Data published in JAMA shows that omega-3 reduced urinary tract and upper respiratory infections by 62 and 10 percent, respectively.

In the meantime, vitamin D reduced the risk of infection in 70 to 74 year olds by 16 percent and blood pressure in men by 2.5 mmHg (millimeters of mercury).

This is the highest number in a measurement that measures the force your heart exerts on the walls of your arteries with each beat.

Professor Bischoff-Ferrari said: "Given the high safety and low cost of these dietary supplements, as well as the high mortality associated with infections in older adults, these results are of great importance to the health of the general population."

The volunteers from Switzerland, Austria, Germany, France and Portugal were divided into eight groups.

They received none, one, two, or three tablets of omega-3 (1 gram / day), vitamin D (50 micrograms), and / or a simple home exercise program.

The researchers kept up with participants over time to track their health and record events such as new illnesses, infections, falls, and doctor visits.

The NHS recommends taking 10 micrograms of vitamin D – the equivalent of one salmon fillet – per day to keep bones and muscles healthy over the winter.

Since then, health chiefs have advised the British to take the supplement year-round, as locks keep people energized indoors.

Mr Hancock previously claimed that vitamin D had "no effects" on Covid-19 despite evidence to the contrary.

Scientists and MPs have accused Mr. Hancock of "ignoring" the increasing body of studies showing vitamin D is linked to better Covid-19 results.

Several publications have shown that people with UK vitamin D deficiency are more likely to get the coronavirus, become seriously ill or die.

The lack of high quality studies that clearly demonstrate cause and effect has led the Queen Mary University of London to launch a large study with 5,000 volunteers this fall.

Officials estimate that one in five Britons is deficient in vitamin D – the equivalent of 13 million Britons.

Deficiency is more common in older people, overweight people, and blacks and Asians – all groups who are at increased risk of getting very sick with Covid.

Millions of elderly and vulnerable people will receive free vitamin D from the government when there is more evidence that it helps in the fight against Covid-19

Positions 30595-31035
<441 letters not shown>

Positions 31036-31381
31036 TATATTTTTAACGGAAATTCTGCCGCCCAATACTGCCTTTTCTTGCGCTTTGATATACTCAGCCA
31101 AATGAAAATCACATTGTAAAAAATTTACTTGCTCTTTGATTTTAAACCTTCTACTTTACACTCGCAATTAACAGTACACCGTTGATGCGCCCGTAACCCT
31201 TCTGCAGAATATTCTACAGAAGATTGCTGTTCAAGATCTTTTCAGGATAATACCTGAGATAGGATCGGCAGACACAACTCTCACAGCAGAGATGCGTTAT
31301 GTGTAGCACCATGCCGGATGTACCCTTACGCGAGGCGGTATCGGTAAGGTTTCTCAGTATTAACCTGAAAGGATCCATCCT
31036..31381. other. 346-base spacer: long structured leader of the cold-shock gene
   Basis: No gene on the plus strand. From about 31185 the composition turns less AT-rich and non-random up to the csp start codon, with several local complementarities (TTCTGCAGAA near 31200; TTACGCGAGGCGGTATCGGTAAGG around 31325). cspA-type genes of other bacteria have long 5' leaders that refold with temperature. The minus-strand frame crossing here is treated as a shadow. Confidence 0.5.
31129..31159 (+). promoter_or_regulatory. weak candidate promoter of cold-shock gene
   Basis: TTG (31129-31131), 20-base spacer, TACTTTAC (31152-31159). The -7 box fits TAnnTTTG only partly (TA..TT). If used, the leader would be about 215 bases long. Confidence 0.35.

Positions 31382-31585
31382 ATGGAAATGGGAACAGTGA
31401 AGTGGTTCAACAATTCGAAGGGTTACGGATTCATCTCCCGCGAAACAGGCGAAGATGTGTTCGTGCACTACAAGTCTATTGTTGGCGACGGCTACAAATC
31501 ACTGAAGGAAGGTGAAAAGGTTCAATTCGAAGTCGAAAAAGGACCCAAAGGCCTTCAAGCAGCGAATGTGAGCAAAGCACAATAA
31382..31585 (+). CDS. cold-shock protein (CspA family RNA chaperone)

By Glen Owen Political Editor for the Sunday Post

Millions of vulnerable people will be supplied with vitamin D by the government when there is more evidence that it helps in the fight against Covid-19 infection.

Nursing home residents and those who are screened off due to cancer are getting enough vitamin for the past four months. The first packages will arrive early next month.

The move comes after Health Secretary Matt Hancock ruled that he must act quickly in the face of emerging evidence of vitamin D's benefits.

A recent study found that more than 80 percent of hospitalized Covid-19 victims were vitamin D deficient, compared to a UK average of 25 percent.

Ministers hope that increased intake of the vitamin, along with more effective drug treatments and a viable vaccine, will eliminate the need for an endless series of rolling bans.

A senior government source said direct delivery to people's doorsteps in England "would help prevent vitamin D deficiency and maintain normal blood calcium levels and keep bones and muscles healthy".

The source added, "We will ensure that those in need of vitamin D most urgently have access to a supply that will keep them going all winter. There are a number of studies that suggest that vitamin D supplementation could have positive effects on people with Covid-19. & # 39;

The step is accompanied by the start of clinical studies to further investigate the connections between vitamin D and Covid-19.

Patients who receive free care include organ transplant recipients, chemotherapy patients, and those with severe respiratory diseases such as cystic fibrosis, severe asthma, and chronic obstructive pulmonary disease.

Vitamin D is a hormone produced by the kidneys that controls the concentration of calcium in the blood and has a direct influence on the body's immune system.

Some experts have suggested that the higher rate of serious Covid-19 complications in ethnic minority patients could be due to the lower levels of vitamin D they can synthesize from sunlight.